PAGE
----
fedgazette

Faced with decreased revenues and economic uncertainty, states must make tough budgetary decisions

David Fettig - Managing Editor

Published December 1, 1990  |  December 1990 issue

Forty-nine states are required by law to balance their budgets; on the eve of new legislative sessions, 30 of those states are flirting with the law.

With tax revenues at an ebb during the national economic slowdown, and with continuing economic uncertainty over events in the Middle East, many states are scrambling to address current and future shortfalls.

All this comes at a time when voters—in most cases—are growing impatient with calls for higher taxes. Still, many citizens are also demanding more services from government, particularly for education, law enforcement, transportation and health care.

State of the states

The National Governors' Association and the National Association of State Budget Officers (NASBO) recently released their annual survey of state finances, and the report doesn't bode well for most states, according to Marcia Howard, NASBO's research director.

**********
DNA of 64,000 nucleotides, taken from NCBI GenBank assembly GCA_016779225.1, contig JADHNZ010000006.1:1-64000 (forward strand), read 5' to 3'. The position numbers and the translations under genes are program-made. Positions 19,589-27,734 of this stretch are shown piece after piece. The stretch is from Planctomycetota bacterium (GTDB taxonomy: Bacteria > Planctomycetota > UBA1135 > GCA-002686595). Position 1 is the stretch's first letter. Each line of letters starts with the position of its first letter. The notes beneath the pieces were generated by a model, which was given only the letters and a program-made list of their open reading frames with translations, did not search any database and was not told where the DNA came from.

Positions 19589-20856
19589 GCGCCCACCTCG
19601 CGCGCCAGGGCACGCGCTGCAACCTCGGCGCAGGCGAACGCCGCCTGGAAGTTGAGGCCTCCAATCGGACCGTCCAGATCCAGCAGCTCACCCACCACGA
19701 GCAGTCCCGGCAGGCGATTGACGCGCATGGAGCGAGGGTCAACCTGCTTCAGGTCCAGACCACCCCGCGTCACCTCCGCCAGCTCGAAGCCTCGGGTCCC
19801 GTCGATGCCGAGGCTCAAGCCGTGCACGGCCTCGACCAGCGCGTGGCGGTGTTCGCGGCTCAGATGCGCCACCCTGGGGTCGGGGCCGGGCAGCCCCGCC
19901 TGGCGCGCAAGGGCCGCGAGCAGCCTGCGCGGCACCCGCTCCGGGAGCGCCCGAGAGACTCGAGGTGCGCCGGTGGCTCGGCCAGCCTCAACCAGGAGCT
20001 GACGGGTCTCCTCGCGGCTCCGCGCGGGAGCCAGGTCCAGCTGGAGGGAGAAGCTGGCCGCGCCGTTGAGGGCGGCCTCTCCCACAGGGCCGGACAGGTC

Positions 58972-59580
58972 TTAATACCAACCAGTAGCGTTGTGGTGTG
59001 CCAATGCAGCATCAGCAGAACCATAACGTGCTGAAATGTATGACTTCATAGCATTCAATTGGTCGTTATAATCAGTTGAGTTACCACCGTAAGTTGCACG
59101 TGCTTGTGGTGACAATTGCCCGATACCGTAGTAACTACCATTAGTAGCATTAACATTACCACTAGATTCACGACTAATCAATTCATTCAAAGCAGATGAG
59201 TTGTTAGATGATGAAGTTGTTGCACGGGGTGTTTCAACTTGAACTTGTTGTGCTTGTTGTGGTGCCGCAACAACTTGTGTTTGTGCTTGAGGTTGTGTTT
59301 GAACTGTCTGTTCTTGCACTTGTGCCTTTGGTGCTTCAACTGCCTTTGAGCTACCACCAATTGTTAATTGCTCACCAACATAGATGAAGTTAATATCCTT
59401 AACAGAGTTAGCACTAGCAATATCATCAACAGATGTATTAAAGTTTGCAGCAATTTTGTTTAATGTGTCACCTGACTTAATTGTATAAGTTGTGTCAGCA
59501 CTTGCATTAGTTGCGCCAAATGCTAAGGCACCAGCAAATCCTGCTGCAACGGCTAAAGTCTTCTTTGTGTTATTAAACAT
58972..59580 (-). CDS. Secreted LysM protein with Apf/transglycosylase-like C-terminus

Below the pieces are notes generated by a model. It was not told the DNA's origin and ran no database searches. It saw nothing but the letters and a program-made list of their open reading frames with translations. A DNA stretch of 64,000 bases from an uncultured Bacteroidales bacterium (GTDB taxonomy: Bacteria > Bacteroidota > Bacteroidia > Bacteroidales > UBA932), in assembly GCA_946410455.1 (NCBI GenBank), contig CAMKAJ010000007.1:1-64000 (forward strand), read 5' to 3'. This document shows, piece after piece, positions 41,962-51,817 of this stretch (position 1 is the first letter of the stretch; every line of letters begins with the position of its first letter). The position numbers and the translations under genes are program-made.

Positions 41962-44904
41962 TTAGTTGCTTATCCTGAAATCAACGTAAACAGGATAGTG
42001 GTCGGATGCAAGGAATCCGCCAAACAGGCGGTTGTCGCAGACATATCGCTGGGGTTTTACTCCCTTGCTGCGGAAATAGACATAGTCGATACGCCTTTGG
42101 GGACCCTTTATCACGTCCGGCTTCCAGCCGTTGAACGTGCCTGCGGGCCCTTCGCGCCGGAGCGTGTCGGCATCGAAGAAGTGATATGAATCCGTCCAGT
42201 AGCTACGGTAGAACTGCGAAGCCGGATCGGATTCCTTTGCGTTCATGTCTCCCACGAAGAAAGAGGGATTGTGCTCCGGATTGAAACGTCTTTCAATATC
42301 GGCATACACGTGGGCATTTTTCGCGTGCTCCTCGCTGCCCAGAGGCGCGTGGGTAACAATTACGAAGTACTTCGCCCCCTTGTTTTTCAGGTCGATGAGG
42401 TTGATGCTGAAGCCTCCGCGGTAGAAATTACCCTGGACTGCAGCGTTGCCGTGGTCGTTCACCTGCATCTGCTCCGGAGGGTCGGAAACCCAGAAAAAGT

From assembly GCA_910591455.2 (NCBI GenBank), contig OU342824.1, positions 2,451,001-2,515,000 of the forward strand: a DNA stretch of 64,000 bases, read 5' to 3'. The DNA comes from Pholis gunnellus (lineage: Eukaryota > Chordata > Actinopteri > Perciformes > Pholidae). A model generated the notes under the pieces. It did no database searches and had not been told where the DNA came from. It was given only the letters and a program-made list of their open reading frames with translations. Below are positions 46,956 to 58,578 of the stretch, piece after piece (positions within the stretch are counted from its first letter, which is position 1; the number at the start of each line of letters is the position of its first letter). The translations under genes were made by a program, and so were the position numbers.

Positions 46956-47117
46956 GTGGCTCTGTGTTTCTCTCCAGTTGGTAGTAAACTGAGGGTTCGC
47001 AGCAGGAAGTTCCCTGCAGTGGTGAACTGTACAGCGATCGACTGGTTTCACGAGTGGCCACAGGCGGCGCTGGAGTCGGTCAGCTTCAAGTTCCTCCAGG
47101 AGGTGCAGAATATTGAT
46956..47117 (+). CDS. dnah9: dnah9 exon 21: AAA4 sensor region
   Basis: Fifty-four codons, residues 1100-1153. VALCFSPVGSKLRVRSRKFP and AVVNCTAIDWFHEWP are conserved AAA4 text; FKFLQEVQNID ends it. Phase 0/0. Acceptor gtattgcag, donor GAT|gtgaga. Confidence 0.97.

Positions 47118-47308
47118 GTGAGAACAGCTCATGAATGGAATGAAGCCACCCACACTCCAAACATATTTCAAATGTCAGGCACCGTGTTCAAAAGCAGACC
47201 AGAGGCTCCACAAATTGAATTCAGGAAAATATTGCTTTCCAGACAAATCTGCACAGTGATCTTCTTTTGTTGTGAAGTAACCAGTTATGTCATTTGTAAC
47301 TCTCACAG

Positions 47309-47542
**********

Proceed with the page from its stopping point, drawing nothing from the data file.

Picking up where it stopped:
"For the most part, imbalances were created by poor revenue performance," Howard says. "More than half the states reported that revenue collections for fiscal 1990 were lower than the estimates used when the budget was adopted."

Of course, imbalances are also created from the expenditure side. From 1979 to 1991 state spending increased, on average, 8.1 percent. In 1991, however, state fiscal growth is expected to be 6.5 percent (down from 7.7 in 1990), according to NASBO, the second lowest rate since 1983.

"Appropriated budgets for fiscal 1991 total nearly the same amount as governors' recommended budgets," the NASBO survey says. "This is a departure from the past few years, when strong state economies allowed state legislatures to enhance governors' spending proposals."